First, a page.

As museums seek to increase engagement in both the physical museum space and across digital platforms, many are striving to create more personalized experiences that differentiate the museum visit and increase engagement with the institution and its collection. These two case studies—the Museum of Old and New Art in Tasmania, Australia, and the Cooper Hewitt Smithsonian Design Museum in New York—are examples of hybrid museums that successfully demonstrate how bridging the physical and virtual in the museum visitor experience can increase the length, breadth and depth of engagement with the institution and its collection.
This is part 1 in a two-part series examining hybrid museums that successfully demonstrate how bridging the physical and virtual in the museum visitor experience can increase the length, breadth and depth of engagement with the institution and its collection. Part 1 explores the Museum of Old and New Art in Tasmania.
NY Live Arts hosted the Arts + AI Symposium, Saturday May 11, 2019. The Symposium was part of Live Arts, their annual humanities festival of arts and ideas. The 2019 Festival AI: Are You Brave Enough for The Brave New World? pondered a future with artificial intelligence, a technology that promises to revolutionize human existence. The festival headliner was a performance by discrete figures. Other activities included a hacking camp for teens and panel discussion on the Future of Work.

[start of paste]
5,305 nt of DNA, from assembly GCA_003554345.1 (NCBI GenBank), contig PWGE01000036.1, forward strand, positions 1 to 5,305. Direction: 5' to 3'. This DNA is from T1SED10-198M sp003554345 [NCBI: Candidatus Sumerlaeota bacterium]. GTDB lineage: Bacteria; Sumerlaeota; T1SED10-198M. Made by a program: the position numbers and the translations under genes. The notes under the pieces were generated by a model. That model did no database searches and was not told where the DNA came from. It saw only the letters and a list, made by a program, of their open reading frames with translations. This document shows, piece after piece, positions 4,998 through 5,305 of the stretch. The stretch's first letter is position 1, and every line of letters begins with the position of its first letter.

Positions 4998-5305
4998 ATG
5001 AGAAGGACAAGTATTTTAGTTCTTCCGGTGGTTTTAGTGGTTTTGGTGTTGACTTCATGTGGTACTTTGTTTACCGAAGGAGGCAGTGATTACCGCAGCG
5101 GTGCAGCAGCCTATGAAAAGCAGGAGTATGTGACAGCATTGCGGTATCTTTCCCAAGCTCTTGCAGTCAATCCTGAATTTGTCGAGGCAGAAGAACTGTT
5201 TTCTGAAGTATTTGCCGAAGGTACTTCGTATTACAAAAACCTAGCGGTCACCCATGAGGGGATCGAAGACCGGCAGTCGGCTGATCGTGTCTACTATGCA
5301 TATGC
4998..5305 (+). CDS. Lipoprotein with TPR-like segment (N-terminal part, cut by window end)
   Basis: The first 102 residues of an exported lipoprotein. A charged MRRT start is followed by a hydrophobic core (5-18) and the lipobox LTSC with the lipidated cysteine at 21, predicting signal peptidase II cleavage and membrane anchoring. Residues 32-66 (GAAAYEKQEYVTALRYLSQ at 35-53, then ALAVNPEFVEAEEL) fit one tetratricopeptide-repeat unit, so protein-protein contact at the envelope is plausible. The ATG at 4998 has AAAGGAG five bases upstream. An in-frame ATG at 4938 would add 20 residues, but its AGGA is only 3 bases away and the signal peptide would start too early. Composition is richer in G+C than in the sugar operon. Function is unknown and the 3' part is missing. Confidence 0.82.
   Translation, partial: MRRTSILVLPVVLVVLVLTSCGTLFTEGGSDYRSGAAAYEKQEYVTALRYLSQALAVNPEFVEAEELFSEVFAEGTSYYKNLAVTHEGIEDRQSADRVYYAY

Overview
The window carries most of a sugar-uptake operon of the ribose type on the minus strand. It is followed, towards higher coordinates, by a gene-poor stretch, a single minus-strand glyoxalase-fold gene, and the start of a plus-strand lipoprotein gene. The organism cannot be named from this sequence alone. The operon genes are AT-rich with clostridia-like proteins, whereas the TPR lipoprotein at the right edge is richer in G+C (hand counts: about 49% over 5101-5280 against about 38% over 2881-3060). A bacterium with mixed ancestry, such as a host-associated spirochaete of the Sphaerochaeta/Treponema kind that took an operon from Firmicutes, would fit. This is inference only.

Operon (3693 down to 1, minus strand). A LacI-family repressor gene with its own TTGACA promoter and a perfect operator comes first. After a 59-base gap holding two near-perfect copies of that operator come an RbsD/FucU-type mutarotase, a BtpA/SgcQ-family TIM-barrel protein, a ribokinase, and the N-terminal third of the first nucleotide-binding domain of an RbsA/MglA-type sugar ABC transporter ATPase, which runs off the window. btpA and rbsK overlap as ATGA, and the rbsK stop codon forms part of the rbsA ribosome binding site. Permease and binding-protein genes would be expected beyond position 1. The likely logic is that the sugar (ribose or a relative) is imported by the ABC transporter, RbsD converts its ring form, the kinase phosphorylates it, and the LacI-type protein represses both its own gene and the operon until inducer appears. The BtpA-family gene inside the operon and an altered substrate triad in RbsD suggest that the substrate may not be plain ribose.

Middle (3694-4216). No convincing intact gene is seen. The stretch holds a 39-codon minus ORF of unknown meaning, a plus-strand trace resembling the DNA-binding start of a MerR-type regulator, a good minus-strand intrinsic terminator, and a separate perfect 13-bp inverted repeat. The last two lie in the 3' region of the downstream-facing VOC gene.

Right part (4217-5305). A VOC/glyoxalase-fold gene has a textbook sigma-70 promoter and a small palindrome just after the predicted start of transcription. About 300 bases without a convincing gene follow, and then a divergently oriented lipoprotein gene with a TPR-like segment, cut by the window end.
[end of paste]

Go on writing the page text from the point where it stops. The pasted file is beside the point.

The Art + AI Symposium offered the sold-out crowd a speed dating style share-out from panel participants. As the manager in the group, I provided a perspective on AI focusing on how institutions will begin connecting the art to the audience using emerging technologies. The following article provides a summary of the frameworks and solutions I presented.
Artificial intelligence continues to make its way into the main stream and into multiple industry sectors. The arts are no exception. Over the past few years we have begun to see a wave of organizations use artificial intelligence as a method to both enhance the audience experience and generate new creative expression.
If you are creating a VR experience for your institution there is a reasonable chance it will be your guest’s first VR experience. Crafting an experience that is intuitive, has a well designed introduction, and an appropriate time to readjust to the “real” world afterwards can help make their first experience a great one.
Archives generally are expected to be places of preservation and documentation, as opposed to innovative research. However, the Library of Congress, America’s oldest archive, just recently unveiled a virtual laboratory space to promote experimental research and creative uses for their aged collections.